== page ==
GEM: Gradient Episodic Memory (GEM) (Lopez-Paz & Ranzato, 2017) is an approach for making efficient use of episodic storage by following gradients on incoming examples to the maximum extent while altering them so that they do not interfere with past memories. An independent adhoc analysis is performed to alter each incoming gradient. In contrast to MER, nothing generalizable is learned across examples about how to alter gradients.
We follow (Lopez-Paz & Ranzato, 2017) and consider final retained accuracy across all tasks after training sequentially on all tasks as our main metric for comparing approaches. Moving forward we will refer to this metric as retained accuracy (RA). In order to reveal more characteristics of the learning behavior, we also report the learning accuracy (LA) which is the average accuracy for each task directly after it is learned. Additionally, we report the backward transfer and interference (BTI) as the average change in accuracy from when a task is learned to the end of training. A highly negative BTI reflects catastrophic forgetting. Forward transfer and interference (Lopez-Paz & Ranzato, 2017) is only applicable for one task we explore, so we provide details in Appendix I.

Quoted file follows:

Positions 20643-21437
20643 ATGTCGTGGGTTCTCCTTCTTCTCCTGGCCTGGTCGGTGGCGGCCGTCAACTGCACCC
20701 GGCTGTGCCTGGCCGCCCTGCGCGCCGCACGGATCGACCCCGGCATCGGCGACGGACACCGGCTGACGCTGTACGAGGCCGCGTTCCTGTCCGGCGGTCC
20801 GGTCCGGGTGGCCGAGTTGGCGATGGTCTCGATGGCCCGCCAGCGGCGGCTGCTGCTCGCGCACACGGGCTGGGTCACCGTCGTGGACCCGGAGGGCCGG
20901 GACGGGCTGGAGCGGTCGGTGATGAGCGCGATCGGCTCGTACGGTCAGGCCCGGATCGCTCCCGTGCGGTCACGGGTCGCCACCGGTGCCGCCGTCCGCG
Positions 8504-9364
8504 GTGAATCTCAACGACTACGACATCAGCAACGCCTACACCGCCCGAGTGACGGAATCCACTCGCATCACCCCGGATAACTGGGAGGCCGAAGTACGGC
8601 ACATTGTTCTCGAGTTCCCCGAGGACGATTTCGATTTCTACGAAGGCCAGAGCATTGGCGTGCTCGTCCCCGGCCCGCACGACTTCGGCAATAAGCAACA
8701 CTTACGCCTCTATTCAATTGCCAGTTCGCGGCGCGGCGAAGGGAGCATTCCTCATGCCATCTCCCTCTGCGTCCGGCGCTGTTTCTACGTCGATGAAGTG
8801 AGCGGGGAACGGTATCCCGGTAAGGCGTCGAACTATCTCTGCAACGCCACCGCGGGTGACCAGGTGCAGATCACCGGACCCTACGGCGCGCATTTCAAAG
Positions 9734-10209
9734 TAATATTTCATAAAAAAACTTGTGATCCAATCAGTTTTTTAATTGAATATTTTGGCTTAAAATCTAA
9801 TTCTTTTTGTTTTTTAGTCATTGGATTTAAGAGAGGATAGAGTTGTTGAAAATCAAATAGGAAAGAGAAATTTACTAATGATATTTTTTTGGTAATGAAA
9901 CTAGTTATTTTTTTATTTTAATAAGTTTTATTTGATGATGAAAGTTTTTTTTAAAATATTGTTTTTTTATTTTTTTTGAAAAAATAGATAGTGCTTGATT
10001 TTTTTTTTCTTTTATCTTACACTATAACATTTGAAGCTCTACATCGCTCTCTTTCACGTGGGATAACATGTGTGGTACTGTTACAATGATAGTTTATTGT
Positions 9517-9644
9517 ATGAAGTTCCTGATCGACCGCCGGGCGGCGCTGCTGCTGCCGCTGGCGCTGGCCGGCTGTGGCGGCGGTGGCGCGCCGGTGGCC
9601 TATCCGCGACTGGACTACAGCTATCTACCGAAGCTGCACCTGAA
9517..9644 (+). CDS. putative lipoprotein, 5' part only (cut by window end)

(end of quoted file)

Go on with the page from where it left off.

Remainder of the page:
Question 1 How does MER perform on supervised continual learning benchmarks?
To address this question we consider two continual learning benchmarks from (Lopez-Paz & Ranzato, 2017). MNIST Permutations is a variant of MNIST first proposed in (Kirkpatrick et al., 2017) where each task is transformed by a fixed permutation of the MNIST pixels. As such, the input distribution of each task is unrelated. MNIST Rotations is another variant of MNIST proposed in (Lopez-Paz & Ranzato, 2017) where each task contains digits rotated by a fixed angle between 0 and 180 degrees. We follow the standard benchmark setting from (Lopez-Paz & Ranzato, 2017)